Adult apprenticeships good value for money, says NAO

Adult apprenticeships provide a good return for the public money invested in them, but not as good as the government claims, auditors have said.

An examination by the National Audit Office found that each £1 of public money spent on the work-based training schemes produced an average economic return of £18. This compares with £28 estimated by the Department for Business, Innovation and Skills.

The difference is explained in how the department and the NAO assessed the potential impact of apprenticeships on workforce productivity.

In the auditors’ view, more data is needed to determine the full effect. They said the department had yet to assess ‘additionality’ – how far public money results in training that would not otherwise have taken place.

They added: ‘The department assumes that, for economic returns to apprenticeships, all public funding achieves additionality, but lacks data to support this; therefore any reduction in additionality would result in an equivalent reduction in the economic returns.’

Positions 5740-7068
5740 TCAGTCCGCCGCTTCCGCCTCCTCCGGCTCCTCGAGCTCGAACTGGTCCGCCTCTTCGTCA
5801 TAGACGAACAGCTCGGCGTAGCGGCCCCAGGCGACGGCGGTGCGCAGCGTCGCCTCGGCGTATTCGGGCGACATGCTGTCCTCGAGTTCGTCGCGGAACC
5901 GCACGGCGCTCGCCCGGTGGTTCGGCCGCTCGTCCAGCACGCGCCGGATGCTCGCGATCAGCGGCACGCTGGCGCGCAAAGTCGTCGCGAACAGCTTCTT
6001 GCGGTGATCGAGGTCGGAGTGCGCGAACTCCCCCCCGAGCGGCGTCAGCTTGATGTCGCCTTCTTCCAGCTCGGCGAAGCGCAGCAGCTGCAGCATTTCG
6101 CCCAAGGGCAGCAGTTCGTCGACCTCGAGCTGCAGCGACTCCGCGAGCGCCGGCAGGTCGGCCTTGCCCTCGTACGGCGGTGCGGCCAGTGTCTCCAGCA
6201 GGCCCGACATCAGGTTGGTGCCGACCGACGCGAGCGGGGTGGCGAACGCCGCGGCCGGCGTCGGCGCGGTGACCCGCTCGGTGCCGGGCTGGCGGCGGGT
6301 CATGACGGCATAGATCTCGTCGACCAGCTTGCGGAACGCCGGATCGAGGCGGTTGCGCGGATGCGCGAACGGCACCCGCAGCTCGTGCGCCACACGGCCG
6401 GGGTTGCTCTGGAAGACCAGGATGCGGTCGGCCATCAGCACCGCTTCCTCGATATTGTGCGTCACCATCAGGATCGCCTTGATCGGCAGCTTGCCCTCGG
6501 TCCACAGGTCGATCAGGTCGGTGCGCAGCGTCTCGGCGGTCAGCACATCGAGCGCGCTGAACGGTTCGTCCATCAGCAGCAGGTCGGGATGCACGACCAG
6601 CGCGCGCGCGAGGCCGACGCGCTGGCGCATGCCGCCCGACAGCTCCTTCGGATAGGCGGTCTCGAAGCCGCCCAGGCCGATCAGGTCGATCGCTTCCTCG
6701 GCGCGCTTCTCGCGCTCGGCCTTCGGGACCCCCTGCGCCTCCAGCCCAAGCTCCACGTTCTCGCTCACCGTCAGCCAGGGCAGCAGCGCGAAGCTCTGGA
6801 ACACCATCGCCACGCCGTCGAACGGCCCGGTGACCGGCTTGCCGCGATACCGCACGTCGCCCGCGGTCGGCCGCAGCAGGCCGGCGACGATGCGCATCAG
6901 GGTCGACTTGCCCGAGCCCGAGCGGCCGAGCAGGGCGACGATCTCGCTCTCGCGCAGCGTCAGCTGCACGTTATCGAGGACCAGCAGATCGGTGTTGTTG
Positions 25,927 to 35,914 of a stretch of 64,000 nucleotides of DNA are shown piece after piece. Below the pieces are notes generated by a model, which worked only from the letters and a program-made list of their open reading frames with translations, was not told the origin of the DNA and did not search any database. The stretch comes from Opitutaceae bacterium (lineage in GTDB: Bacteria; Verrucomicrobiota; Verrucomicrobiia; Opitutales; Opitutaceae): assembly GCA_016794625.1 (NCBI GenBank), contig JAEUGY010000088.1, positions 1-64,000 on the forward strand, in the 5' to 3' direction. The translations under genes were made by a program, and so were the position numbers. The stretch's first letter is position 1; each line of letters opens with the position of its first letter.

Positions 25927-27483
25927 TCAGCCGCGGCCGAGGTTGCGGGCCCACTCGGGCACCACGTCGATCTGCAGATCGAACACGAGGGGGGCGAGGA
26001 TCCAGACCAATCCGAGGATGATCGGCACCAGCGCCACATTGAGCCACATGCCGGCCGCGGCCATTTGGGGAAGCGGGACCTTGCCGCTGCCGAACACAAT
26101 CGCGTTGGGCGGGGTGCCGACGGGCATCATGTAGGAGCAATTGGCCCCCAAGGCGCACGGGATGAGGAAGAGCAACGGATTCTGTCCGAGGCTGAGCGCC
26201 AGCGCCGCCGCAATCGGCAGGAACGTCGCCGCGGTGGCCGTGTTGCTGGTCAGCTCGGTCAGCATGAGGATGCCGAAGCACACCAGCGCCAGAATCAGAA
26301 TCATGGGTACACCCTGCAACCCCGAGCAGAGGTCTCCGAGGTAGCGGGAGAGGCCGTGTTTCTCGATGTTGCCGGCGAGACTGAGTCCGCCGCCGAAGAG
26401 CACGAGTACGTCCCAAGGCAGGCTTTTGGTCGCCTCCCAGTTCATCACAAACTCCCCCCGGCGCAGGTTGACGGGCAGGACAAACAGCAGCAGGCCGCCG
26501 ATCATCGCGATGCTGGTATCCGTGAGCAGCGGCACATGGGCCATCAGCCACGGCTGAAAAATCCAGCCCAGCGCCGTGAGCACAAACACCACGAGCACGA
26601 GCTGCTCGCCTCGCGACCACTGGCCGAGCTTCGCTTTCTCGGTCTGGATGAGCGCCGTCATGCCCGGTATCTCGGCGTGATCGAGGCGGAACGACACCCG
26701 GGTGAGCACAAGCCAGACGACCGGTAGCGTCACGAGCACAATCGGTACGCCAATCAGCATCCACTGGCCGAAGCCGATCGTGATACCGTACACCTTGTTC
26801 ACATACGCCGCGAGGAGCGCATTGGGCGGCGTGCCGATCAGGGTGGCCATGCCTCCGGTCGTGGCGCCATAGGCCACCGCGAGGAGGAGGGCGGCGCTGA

The department has commissioned work on apprenticeships and additionality and expects to know the results in the early part of this year.

The NAO found a 140% increase in the total number of apprenticeship places between 2006/07 and 2010/11. Last year, the cost of the programme was £1.2bn, including £451m for adult apprentices.

In 2010, 5% of employers employed an apprentice, and the vast majority of these (86%) said vocational qualifications improved their business performance.

Both apprentices and inspectors were positive about the programme, with 91% of apprentices saying they were satisfied with the training they were receiving.

Despite this, NAO head Amyas Morse said the department should ‘set its sights higher’ to get better value from the adult apprenticeship programme.

‘It needs to target resources more effectively; confirm the training provided is in addition to what would have been provided without public support; and make sure that the funding system is informed by robust information on the cost of delivery,’ he said.

The Public Accounts Committee will be following up the NAO’s conclusions in the coming weeks. Chair Margaret Hodge said: ‘We will want to know how the department is making sure it targets its resources towards those areas and qualifications that have the most impact on the economy.’

Paul Champion
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